In Dion Jordan the Dolphins have an extremely unique talent in that he proved himself not only in coverage, but also during his brief stint in the NFL as a player who is able to run shoulder-to-shoulder with some of the biggest mismatches in the NFL. Jordan’s billed height of 6 foot 6 and weight of 275lb is nearly identical to Gronkowski’s 6 foot 6, 265lb frame. Watch this clip from college where not only does Jordan jam the receiver at the line of scrimmage, but he also managed to stay with him shoulder-to-shoulder throughout the progression of the route.
With the exit of Olivier Vernon to the New York Giants this past offseason, many in Miami will be hoping that Dion Jordan can bring his youth and raw talent to the Dolphins pass-rush attack. They will also be hoping that he can still use his high motor and mobility in space to blanket opposing Tight Ends down the field, something that Strong Safety Reshad Jones has been tasked with recently. However, the player has a history with substance abuse and therefore the recent conditional reinstatement which according to NFL Insider Ian Rappoport comes with a lot of conditions, could be the same-old same-old from a player who so far as proved a huge disappointment in Miami.
The negative side of Jordan’s reinstatement and training camp spot
Can fans of the Dolphins have their hopes crushed any more than they have over the previous few seasons as the team regularly ‘wins’ the off-season yet fails when it comes to the regular season. While Dion Jordan has been reinstated, there is no guessing whether or not he will make the final 53 man roster and many fans may question whether he actually deserves a chance to compete for a space instead of allowing an undrafted rookie to come in and prove himself. Despite missing all of 2015 and four games in 2014, Jordan has played in 26 career games and registered just 46 tackles and three sacks whilst earning only one start. The player has a repeated history with substance abuse as he was banned for the first four games in the 2014 season, then handed a further two game suspension. Finally he was suspended the entire 2015 season and many questioned whether or not Jordan was ready to walk away from the game of Football altogether.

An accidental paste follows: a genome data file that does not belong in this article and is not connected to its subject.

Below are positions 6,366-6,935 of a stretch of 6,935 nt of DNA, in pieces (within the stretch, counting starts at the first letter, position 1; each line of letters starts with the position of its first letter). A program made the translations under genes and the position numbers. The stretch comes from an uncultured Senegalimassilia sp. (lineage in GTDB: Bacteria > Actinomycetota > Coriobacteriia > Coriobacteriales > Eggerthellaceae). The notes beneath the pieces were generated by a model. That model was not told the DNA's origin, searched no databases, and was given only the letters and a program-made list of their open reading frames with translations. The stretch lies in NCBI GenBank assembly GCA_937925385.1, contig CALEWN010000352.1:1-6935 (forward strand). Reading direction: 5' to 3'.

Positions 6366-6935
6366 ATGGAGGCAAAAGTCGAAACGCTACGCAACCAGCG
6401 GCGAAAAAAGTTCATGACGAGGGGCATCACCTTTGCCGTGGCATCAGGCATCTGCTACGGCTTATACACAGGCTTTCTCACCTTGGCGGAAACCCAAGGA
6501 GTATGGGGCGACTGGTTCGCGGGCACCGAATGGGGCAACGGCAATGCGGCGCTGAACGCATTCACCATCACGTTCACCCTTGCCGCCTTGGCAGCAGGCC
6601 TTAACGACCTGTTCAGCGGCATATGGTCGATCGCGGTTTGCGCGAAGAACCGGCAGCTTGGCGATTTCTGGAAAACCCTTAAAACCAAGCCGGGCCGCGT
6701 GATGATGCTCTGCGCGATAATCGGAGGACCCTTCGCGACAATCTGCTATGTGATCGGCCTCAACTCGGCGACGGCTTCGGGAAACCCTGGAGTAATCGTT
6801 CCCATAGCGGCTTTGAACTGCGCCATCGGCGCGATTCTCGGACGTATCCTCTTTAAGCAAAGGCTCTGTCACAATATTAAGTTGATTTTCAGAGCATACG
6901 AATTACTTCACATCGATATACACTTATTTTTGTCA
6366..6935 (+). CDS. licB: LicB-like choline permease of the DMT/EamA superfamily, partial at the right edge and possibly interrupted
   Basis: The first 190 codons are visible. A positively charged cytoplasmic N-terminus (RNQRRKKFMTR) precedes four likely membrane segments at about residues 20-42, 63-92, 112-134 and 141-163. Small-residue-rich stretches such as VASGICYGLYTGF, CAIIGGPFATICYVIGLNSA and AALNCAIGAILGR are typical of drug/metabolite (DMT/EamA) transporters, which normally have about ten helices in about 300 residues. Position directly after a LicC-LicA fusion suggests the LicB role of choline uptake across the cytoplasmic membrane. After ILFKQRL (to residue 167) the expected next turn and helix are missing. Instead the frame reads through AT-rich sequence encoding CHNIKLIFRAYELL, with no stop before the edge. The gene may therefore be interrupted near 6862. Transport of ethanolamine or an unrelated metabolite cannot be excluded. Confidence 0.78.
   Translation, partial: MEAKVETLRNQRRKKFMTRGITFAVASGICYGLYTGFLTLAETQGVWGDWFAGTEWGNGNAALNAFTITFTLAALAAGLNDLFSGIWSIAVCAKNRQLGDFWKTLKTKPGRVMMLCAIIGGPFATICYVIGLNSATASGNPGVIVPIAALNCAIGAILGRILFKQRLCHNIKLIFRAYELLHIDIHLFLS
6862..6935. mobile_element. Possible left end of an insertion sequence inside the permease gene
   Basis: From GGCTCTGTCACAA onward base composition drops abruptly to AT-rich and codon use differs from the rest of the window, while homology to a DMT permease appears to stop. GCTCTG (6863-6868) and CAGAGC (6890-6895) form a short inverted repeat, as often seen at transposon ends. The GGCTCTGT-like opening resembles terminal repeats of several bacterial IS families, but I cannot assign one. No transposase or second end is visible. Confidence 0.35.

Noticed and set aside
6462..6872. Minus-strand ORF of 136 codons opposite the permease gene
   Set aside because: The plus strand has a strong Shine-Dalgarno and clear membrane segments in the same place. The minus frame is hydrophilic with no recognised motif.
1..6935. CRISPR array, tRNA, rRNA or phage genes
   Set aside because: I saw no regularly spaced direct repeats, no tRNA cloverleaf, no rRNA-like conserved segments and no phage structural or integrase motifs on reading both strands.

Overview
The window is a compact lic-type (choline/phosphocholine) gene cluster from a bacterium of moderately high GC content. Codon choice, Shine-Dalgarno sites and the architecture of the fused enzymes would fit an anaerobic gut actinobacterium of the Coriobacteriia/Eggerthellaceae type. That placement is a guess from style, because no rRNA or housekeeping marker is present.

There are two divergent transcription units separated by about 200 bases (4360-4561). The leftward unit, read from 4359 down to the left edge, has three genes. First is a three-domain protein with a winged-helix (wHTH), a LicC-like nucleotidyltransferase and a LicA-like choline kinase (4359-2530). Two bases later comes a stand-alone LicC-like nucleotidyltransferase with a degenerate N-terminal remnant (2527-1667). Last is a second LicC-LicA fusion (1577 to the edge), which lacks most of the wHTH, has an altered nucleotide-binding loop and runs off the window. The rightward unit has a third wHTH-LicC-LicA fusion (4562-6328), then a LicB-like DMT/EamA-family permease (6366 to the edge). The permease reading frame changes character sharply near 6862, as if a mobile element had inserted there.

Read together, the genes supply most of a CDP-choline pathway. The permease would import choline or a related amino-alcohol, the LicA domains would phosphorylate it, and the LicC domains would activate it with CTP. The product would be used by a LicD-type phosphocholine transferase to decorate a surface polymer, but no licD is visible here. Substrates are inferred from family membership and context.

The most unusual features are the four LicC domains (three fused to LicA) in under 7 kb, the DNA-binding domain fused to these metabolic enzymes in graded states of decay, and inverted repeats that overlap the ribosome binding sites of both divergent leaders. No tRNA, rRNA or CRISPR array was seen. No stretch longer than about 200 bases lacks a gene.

While there are many upsides to Dion Jordan in terms of his athleticism and skill-set, it simply comes down to the man himself. Has Dion Jordan learned from past mistakes and will he change as a person going forward. After being handed three-previous suspensions, should the Dolphins be handing this incredibly talented player a fourth chance or should the Jordan experiment have a line permanently drawn under it and instead offer the opportunity to fight for a roster spot to a hungry undrafted rookie or bring in a veteran player?
Dolphins fans will hope that veterans Ndamukong Suh, Cameron Wake, Mario Williams or Koa Misi could put an arm round Jordan and guide him as he takes his first steps back from NFL purgatory and will hope to become a contributing member of the Dolphins Defense. There is no questioning Dion Jordan athleticism and skill-set, however, he has not suited up since 28th December 2014. With veteran players in the Dolphins meeting room, a new Defensive Coordinator Vance Joseph and one of Jordan’s old college teammates Kiko Alonso lining up next to him, many Dolphins fans will hope that they will see that same player lining up in 2016 that they were promised when the Dolphins moved up and drafted Jordan third overall in 2013. Will the Dolphins add a potentially premier-pass rusher and versatile lock-down coverage Line-backer, or will this be the end for Dion Jordan as a football player and mark it down as another example where scouting only goes so far and at some point you have to decide whether the man himself is ready to suit up in the National Football League.
– Thomas Like, 30th July